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Rights activist Binayak Sen was Friday sentenced to life imprisonment by a Chhattisgarh court for alleged links with Maoists. His shaken family called it a sad day for Indian democracy while fellow activists reacted with disbelief and vowed to appeal.

As Sen, 59, clad in a kurta-pyjama and looking his frail self, watched on, district and sessions court judge B.P. Varma convicted him for sedition and conspiracy under 124 A and 120 B of the Indian Penal Code.

He was also found guilty under various counts of the Chhattisgarh Special Public Security Act and the Chhattisgarh Unlawful Activities Prevention Act.

The court also convicted two others – Narayan Sanyal, in his 80s, and 30-year-old Kolkata-based businessman Piyush Guha – as Maoists and handed them life terms. They are already in judicial custody and were present in court.

Sen was, however, acquitted of waging war against the state.

A doctor by profession, Sen was out on bail but was taken into custody soon after the judgement. He had been arrested in 2007 from Bilaspur for alleged links with Sanyal but released in May 2009 at the behest of the Supreme Court.

His wife Illina said at the court building: “I totally disagree with the court’s decision. There is no evidence against him. We will go to the high court.

“One who has worked for the poor of the country for 30 years, if that person is found guilty of sedition and conspiracy – when gangsters and scamsters are walking free – I think it’s a scandalous situation.

“I am sad. I am sad because my daughters, my husband and I will have to fight another long legal battle. I don’t how long will this be. I am even more sad for the state of Indian democracy,” Illina said.

The family was visibly shaken.

“I lost my voice, please leave me,” Binayak Sen’s distraught brother Dipankar, in tears, told reporters at the court.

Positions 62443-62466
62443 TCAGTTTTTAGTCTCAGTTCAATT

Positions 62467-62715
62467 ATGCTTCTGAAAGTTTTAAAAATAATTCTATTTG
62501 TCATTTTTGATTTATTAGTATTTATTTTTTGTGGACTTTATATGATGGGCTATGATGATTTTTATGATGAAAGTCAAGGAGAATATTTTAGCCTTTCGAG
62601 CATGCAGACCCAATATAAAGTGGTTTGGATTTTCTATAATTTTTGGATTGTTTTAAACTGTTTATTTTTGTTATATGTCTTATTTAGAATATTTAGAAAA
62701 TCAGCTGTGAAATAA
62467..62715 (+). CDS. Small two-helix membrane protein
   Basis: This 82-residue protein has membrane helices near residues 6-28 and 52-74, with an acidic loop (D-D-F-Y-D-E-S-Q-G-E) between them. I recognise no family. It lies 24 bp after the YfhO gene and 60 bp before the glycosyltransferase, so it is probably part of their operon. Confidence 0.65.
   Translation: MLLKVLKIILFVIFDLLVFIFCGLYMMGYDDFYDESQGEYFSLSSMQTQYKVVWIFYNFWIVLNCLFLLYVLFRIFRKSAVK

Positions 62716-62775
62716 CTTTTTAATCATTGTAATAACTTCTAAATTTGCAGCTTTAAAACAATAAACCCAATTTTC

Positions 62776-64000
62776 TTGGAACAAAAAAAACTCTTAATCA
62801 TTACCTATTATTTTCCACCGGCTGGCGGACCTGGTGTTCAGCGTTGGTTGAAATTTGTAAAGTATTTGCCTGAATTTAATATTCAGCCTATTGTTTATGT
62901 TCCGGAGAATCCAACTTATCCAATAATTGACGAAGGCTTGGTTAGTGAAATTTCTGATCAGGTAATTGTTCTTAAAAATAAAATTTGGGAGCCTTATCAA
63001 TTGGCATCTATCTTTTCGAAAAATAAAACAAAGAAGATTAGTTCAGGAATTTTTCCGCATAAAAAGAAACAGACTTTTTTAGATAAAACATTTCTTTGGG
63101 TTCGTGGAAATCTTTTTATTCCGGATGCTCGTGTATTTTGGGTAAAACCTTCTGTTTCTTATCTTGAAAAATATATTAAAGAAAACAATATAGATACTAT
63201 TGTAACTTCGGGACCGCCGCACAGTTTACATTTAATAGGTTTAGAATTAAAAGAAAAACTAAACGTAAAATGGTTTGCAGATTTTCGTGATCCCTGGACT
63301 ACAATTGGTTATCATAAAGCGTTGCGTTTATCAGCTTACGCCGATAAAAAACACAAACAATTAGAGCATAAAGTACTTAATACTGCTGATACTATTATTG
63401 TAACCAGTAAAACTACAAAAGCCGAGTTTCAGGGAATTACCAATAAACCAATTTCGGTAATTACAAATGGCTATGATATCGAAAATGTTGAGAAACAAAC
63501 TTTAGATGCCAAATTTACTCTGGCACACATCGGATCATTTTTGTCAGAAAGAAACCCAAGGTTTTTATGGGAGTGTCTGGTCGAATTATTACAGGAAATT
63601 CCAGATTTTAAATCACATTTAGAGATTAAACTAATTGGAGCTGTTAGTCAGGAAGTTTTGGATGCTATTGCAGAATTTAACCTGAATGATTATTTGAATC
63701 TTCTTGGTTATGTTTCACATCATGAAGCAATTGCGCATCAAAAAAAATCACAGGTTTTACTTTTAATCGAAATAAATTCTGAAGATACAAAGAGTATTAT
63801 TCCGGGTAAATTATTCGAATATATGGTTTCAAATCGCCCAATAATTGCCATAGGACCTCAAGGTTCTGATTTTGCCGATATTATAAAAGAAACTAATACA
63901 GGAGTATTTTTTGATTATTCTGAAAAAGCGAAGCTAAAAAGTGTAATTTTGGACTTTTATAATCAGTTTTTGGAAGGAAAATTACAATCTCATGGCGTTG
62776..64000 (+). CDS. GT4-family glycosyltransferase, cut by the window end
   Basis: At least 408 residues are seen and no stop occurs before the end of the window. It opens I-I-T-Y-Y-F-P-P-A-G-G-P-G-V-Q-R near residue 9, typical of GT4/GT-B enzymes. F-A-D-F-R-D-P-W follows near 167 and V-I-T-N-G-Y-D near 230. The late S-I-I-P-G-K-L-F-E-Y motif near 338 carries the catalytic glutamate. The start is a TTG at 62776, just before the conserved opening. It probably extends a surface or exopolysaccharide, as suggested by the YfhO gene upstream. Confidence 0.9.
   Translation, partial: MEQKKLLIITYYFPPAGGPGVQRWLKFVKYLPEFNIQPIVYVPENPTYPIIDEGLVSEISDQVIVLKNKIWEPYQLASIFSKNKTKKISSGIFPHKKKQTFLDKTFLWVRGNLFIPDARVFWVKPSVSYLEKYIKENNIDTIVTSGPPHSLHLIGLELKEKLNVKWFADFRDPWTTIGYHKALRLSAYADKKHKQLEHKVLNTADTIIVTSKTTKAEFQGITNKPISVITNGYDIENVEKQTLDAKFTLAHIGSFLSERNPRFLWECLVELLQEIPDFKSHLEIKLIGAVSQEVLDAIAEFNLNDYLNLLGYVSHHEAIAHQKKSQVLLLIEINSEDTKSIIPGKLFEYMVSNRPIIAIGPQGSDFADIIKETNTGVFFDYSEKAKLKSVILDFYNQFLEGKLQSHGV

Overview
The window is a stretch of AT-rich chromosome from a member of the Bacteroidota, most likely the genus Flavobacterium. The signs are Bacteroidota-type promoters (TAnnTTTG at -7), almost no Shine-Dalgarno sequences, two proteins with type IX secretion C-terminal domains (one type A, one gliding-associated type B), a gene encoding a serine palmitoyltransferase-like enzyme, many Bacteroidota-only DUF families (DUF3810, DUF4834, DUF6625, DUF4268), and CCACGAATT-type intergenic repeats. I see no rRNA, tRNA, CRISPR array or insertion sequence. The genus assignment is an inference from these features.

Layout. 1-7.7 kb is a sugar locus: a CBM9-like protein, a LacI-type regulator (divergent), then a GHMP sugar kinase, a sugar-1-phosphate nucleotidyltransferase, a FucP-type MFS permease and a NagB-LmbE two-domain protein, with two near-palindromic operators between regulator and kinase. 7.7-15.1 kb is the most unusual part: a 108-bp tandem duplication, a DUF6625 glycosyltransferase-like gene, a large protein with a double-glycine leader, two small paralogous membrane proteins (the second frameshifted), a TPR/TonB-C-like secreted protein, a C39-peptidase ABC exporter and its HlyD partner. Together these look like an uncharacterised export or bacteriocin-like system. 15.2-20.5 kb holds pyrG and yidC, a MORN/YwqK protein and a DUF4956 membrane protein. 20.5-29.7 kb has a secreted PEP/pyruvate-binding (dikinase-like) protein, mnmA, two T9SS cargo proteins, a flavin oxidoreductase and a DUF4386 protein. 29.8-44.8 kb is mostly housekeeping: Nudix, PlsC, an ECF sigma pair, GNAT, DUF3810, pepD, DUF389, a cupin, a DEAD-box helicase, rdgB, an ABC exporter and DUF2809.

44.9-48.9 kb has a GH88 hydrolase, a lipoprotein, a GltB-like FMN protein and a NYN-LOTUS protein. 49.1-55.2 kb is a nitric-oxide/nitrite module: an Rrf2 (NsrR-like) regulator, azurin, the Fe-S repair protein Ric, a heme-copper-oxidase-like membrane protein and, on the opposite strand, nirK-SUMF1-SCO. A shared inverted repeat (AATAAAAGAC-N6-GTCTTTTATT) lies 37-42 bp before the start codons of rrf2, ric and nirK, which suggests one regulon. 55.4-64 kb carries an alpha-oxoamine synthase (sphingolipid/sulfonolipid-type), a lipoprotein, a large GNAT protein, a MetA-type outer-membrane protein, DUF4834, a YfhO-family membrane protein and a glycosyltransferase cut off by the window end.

Binayak Sen is a vice president of the People’s Union for Civil Liberties (PUCL).

“This is a fabricated case by the Chhattisgarh government and police. We will go for appeal,” said PUCL national general secretary Kavita Srivastava.

Rights activists had thronged the trial court ahead of the verdict. Police had sounded an alert in an around the court premises.

“I am shocked. We never expected this because there was not a shred of evidence against him. This is a sad day for our democracy,” Mahipal Singh, secretary of PUCL, told in New Delhi.

“We have just got the summary of the judgment, so it will take some time for us to decide the legal course of action,” he said.

Since coming to Chhattisgarh in 1981, Sen had spent much of his time to bring healthcare to tribals in the impoverished tribal areas.

In 2008, when he was in jail, the US-based Global Health Council awarded him for his work in global health and human rights. The same year, a group of 22 Novel laureates condemned Sen’s incarceration.

The case against Binayak Sen continued even as Maoist guerrillas stepped up attacks on security forces in Chhattisgarh, killing scores of them. The state’s Bharatiya Janata Party government has been accused of acting tough against rights activists.


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